How Not to Network a Nation. The Uneasy History of the Soviet Internet

(Ben Green) #1

Introduction 9

innovation and setbacks, cold war tensions, and Western internal politics
that backlight this particular case study.^17 This work attempts to help inter-
nationalize the core insights of this sociologically sensitive body of analysis
into the people and places that shape networks.
The literature also teaches that the significance of the global spread of a
social network often precedes, exceeds, and coevolves with that of any spe-
cific technological network. To borrow a line from Elihu Katz, international
communication networks precede national computer networks.^18 Along
these lines, historian of technology Eden Medina’s Cybernetic Revolutionar-
ies: Technology and Politics in Allende’s Chile advances a seminal history and
analysis of early technological and political attempts to network another
socialist state during the cold war. Her close and careful analysis of the peo-
ple involved in the creation of Project Cybersyn (especially 1971 to 1973)
reveals how the significance of technological projects carries beyond and
exceeds that of specific network projects.^19 Her work, together with other
recent scholarship on international cybernetic movements, helps outline
the central cast of characters in this book.^20 This cast was not selected exclu-
sively from cybernetic scientists or administrators. Rather, the characters
are drawn from what I call the “knowledge base” of the Soviet Union—the-
oretical and applied scientists, their laboratories and research centers, stu-
dents in universities, administrators in the academies of science, state office
bureaucrats, generals in the Ministry of Defense, ideologues and censors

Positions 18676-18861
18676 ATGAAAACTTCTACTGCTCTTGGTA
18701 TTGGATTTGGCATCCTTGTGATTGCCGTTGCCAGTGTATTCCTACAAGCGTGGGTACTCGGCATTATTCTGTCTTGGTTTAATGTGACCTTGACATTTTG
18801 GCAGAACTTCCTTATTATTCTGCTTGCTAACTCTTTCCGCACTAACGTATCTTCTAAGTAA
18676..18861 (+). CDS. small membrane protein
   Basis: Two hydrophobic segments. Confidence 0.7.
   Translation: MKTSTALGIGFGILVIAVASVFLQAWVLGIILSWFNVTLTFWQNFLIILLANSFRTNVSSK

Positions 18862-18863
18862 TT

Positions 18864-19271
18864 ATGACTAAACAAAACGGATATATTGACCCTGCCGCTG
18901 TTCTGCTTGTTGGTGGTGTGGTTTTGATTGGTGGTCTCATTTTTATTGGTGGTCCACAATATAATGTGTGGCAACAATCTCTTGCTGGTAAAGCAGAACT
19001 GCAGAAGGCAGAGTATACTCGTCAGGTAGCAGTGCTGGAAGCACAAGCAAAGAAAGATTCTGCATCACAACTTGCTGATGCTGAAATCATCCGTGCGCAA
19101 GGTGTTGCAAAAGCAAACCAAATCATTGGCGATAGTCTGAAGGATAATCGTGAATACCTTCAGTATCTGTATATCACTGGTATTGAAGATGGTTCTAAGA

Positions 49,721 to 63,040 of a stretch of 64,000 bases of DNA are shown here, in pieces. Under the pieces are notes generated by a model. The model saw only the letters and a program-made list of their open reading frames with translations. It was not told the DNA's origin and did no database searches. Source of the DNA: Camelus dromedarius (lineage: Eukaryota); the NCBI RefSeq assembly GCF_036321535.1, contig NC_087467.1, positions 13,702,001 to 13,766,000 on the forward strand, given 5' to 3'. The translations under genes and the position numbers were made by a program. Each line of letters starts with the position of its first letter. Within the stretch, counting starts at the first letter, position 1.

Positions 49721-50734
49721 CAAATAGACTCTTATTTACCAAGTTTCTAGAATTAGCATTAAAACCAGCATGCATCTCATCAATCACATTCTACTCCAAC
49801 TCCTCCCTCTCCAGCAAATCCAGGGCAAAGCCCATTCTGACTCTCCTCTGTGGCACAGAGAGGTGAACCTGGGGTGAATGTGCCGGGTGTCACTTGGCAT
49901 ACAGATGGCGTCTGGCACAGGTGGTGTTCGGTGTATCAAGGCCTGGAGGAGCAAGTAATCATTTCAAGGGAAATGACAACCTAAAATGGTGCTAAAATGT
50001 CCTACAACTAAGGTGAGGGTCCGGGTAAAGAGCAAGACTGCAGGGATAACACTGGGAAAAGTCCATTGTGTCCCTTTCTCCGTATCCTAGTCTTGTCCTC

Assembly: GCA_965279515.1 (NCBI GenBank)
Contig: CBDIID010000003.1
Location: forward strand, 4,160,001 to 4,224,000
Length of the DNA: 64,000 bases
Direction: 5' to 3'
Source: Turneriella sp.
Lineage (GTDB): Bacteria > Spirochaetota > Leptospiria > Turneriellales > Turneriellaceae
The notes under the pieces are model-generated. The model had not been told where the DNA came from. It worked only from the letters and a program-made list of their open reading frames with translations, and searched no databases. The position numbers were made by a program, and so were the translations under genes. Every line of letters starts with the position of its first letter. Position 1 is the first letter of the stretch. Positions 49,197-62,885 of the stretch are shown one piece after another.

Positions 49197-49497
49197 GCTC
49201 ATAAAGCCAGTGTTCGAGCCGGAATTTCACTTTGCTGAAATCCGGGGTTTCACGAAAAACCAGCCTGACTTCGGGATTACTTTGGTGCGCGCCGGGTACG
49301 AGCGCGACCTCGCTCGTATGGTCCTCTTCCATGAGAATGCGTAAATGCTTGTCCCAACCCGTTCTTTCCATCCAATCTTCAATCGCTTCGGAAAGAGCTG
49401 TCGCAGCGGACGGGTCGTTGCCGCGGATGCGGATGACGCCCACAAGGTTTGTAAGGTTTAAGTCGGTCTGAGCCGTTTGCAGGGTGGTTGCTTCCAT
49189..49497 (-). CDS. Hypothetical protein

in the scholarly and public press, the secret police, functionaries, officials,
midlevel managers, members of the Central Committee of the Communist
Party, and others whose careers depended on the management, manipula-
tion, and representation of knowledge as an intellectual, institutional, and
innovative product.^21
Finally, a practical note about language. All translations from Russian
and Ukrainian into English are my own unless otherwise noted. In translat-
ing, as Stephen Jay Gould says, “we reveal ourselves in the metaphors we
choose for depicting the cosmos in miniature.”^22 This is true of the transla-
tion process as a way of trying to bring separate languages into resonance.
Sometimes words can be translated straightforwardly. For example, this
work, an interdisciplinary exercise in the emerging field of network studies,
seeks to articulate a fluid discourse around the central term network. The
term network, like other keywords in digital discourse, packs more mean-
ing than is usually seen and has roots in the textile industry of lacework,
like the Jacquard loom behind computer programming techniques (there
may be more silk than silicon to the information age). The Russian term
set’ maps fairly well onto my three English uses of the term network—(1) a

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